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In theory, this sounds like genius, but in practice, it's not so simple.
Sure, Kyle Seager plays third and is naturally a second baseman, so he should have the range and arm to split the difference.
Well, I remember being in New York in 2004 when the Mets figured they could take their young prospect shortstop and move him to second to make room for Kaz Matsui. At the time, Jose Reyes was simply glad to be playing and made the switch—but it didn't last.
Reyes ended up injured early on and put together a terrible season that saw him take a step back following a promising rookie campaign.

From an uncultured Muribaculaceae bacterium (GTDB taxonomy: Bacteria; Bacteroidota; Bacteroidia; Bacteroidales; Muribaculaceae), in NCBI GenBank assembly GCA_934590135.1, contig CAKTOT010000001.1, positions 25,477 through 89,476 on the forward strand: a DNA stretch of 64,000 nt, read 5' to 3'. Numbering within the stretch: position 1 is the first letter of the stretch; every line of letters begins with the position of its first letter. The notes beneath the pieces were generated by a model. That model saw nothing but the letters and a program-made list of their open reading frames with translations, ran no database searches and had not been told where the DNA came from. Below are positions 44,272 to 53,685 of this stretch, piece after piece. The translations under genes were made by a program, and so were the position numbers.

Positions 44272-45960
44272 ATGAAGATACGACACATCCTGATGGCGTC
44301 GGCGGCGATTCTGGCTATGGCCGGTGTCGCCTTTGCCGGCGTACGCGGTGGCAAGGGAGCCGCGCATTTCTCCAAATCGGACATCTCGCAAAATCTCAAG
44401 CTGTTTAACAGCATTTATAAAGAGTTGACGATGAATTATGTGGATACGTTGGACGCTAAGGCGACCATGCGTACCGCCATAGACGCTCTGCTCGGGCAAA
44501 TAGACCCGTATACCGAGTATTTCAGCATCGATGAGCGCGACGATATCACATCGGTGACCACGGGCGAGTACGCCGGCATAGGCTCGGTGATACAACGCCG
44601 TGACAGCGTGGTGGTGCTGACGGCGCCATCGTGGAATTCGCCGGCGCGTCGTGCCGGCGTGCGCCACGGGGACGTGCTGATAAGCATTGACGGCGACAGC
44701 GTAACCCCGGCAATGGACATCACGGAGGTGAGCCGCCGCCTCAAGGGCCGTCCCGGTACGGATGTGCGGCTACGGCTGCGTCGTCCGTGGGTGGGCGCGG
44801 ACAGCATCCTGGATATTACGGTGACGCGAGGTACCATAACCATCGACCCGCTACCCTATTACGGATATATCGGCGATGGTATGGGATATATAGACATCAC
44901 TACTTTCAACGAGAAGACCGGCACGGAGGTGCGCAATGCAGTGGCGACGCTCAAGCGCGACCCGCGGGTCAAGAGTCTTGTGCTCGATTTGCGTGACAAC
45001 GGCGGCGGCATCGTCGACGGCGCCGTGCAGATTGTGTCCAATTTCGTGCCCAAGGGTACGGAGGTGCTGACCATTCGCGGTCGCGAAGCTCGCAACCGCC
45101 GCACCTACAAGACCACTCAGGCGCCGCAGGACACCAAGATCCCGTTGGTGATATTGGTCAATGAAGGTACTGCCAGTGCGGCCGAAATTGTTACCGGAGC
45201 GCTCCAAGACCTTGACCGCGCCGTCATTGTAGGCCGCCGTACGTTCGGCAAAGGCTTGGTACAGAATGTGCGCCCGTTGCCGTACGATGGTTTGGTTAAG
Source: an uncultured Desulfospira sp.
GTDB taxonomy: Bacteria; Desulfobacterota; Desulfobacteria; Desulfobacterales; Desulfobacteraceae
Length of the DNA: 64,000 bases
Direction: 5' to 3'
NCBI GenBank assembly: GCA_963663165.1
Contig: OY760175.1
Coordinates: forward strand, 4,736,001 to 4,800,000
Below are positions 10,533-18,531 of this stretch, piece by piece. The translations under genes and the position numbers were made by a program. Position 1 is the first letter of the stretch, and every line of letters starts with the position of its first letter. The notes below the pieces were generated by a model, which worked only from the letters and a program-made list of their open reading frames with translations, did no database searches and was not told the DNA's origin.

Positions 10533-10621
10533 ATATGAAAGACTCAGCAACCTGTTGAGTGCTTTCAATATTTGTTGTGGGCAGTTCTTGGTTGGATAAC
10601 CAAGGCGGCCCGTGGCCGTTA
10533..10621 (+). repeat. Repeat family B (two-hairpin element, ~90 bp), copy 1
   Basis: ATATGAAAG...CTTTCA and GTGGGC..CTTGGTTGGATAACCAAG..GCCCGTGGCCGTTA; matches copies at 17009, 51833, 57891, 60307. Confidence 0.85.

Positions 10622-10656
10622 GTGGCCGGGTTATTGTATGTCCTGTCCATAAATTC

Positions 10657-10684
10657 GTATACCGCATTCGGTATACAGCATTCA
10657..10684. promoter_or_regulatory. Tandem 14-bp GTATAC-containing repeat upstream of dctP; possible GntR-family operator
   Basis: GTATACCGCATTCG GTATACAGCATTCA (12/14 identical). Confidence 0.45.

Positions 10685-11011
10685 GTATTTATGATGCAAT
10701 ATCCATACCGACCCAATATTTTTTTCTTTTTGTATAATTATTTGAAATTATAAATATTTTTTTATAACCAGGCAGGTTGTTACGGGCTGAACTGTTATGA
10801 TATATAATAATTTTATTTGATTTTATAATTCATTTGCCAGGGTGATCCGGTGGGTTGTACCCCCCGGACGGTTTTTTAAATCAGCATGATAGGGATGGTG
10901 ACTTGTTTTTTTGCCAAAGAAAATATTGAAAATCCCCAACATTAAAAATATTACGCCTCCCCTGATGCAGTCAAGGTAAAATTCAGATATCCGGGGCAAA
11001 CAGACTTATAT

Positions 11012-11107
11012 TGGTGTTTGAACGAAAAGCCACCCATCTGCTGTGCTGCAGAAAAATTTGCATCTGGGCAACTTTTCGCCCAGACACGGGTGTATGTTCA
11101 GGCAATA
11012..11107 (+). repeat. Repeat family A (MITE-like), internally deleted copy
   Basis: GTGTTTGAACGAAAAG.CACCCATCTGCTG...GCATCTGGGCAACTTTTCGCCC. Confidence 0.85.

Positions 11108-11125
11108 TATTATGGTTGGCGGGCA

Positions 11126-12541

Am I predicting doom for Seager with a possible switch?
No, but moving Seager, who is arguably the team's offensive MVP thus far in 2012, could be a huge mistake on a team looking to find some stability in both the short and long term.
In the short term, Seager at short frees up space for Alex Liddi to play third base, but what if this move messes with Seager's hitting?
Meanwhile, let's say the move works in the long term. What happens to Seager when Nick Franklin is ready?
Do you then have to trade one of them? It's not the worst problem to have, but this season, Seager has earned the benefit of the doubt in my mind and should stay with the team and at third base.